2nd Grade Horror…

Last week I started talking about some of the common issues we see when reviewing manuscripts that are submitted to Divertir Publishing. This week I wanted to continue that discussion and talk about sentence length.

Our first short story collection, When Nightmares Fall, had terrors in the night as the theme, so we received a lot of submissions in the genre of horror. Something about one of the stories wasn’t working for me. I ran a grade level computation on the story and quickly realized my problem; the story was written at a second grade reading level. For those who are trying to imagine what horror written at a second grade level might sound like, consider the following:

See Dick. See Jane. See Dick and Jane.
Jane has an ax. Worry, Dick, worry.
Jane is chasing Dick with the ax. Run, Dick, run.
Jane is hacking Dick to bits. Scream, Dick, scream.

In computing average grade level, most of the methods consider the number of words with more than two syllables and the average sentence length. Short, simple sentences like the ones in the above example are fine for younger children because children have shorter attention spans and more limited vocabularies. But as we grow older our attention spans increase and our vocabularies mature. For adults, the number of breaks in the above example is actually a distraction which can cause a reader to lose focus, and thus interest.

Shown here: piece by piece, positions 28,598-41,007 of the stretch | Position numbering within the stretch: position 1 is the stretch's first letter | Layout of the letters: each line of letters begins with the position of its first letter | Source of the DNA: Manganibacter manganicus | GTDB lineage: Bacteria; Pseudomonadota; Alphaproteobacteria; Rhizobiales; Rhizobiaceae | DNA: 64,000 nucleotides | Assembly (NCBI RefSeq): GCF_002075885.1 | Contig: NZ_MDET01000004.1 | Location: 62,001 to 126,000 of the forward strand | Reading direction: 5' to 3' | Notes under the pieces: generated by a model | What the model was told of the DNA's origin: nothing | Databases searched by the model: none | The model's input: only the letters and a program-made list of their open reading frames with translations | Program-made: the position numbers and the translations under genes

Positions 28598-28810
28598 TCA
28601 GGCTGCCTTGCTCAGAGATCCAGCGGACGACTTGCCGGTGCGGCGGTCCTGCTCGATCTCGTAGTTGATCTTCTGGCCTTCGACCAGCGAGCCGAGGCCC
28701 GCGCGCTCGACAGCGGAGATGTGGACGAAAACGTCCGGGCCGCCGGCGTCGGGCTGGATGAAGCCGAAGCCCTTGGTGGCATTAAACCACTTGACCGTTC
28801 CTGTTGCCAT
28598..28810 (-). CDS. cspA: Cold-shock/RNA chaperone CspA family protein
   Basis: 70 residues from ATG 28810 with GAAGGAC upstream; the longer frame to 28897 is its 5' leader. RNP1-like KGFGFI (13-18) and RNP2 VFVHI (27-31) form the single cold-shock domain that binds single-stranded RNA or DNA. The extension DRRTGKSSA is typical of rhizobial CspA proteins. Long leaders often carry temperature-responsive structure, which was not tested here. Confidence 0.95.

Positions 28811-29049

The same is also true for very long sentences; a reader can lose focus if a sentence is too complex. The result is the reader needing to go back and reread the sentence to get the full meaning. If a reader needs to do this too many times, the reader will quickly lose interest in what you’ve written. In one submission we received a single paragraph contained 2 periods and 8 commas.  The complexity of the sentences made it difficult to understand what point the author was trying to make.

Does this mean you should never use short or long sentences? No. Short sentences can be used for emphasis, while long sentences can show a character deep in thought. But just as variety is the spice of life, varying your sentence lengths is one way you can make your writing less monotonous and more interesting.

1 Comment

Filed under For Authors

One response to “2nd Grade Horror…

  1. This is very true. Varying sentence help to enrich the reading experiences, but too much of one or the other changes the story into something the author may not have intended it to be.
    A mixture is the best way to go, at least in my opinion, primarily for the emphasis and thoughts you mentioned in this post.

Leave a Reply

Fill in your details below or click an icon to log in:

WordPress.com Logo

You are commenting using your WordPress.com account. Log Out /  Change )

Google photo

You are commenting using your Google account. Log Out /  Change )

Twitter picture

You are commenting using your Twitter account. Log Out /  Change )

Facebook photo

You are commenting using your Facebook account. Log Out /  Change )

Connecting to %s